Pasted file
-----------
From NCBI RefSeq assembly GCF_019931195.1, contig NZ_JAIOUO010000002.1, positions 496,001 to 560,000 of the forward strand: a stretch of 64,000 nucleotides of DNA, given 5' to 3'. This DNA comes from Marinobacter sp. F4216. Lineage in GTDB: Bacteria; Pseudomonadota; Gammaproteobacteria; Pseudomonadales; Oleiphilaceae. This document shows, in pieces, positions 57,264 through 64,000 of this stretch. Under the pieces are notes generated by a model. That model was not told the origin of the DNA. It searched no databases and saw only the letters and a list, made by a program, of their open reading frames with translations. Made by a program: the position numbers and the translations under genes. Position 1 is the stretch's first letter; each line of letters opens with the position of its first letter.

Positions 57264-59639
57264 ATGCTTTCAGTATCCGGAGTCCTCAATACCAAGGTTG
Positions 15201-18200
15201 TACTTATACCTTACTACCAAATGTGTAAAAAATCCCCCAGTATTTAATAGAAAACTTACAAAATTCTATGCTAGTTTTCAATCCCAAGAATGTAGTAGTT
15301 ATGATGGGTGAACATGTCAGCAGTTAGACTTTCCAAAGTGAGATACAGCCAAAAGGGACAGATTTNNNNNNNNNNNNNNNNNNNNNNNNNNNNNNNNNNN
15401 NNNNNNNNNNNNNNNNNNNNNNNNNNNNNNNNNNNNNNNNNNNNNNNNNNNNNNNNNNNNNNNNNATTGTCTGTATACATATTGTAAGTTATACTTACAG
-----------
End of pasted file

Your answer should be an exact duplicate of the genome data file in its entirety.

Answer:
From NCBI RefSeq assembly GCF_019931195.1, contig NZ_JAIOUO010000002.1, positions 496,001 to 560,000 of the forward strand: a stretch of 64,000 nucleotides of DNA, given 5' to 3'. This DNA comes from Marinobacter sp. F4216. Lineage in GTDB: Bacteria; Pseudomonadota; Gammaproteobacteria; Pseudomonadales; Oleiphilaceae. This document shows, in pieces, positions 57,264 through 64,000 of this stretch. Under the pieces are notes generated by a model. That model was not told the origin of the DNA. It searched no databases and saw only the letters and a list, made by a program, of their open reading frames with translations. Made by a program: the position numbers and the translations under genes. Position 1 is the stretch's first letter; each line of letters opens with the position of its first letter.

Positions 57264-59639
57264 ATGCTTTCAGTATCCGGAGTCCTCAATACCAAGGTTG
Positions 15201-18200
15201 TACTTATACCTTACTACCAAATGTGTAAAAAATCCCCCAGTATTTAATAGAAAACTTACAAAATTCTATGCTAGTTTTCAATCCCAAGAATGTAGTAGTT
15301 ATGATGGGTGAACATGTCAGCAGTTAGACTTTCCAAAGTGAGATACAGCCAAAAGGGACAGATTTNNNNNNNNNNNNNNNNNNNNNNNNNNNNNNNNNNN
15401 NNNNNNNNNNNNNNNNNNNNNNNNNNNNNNNNNNNNNNNNNNNNNNNNNNNNNNNNNNNNNNNNNATTGTCTGTATACATATTGTAAGTTATACTTACAG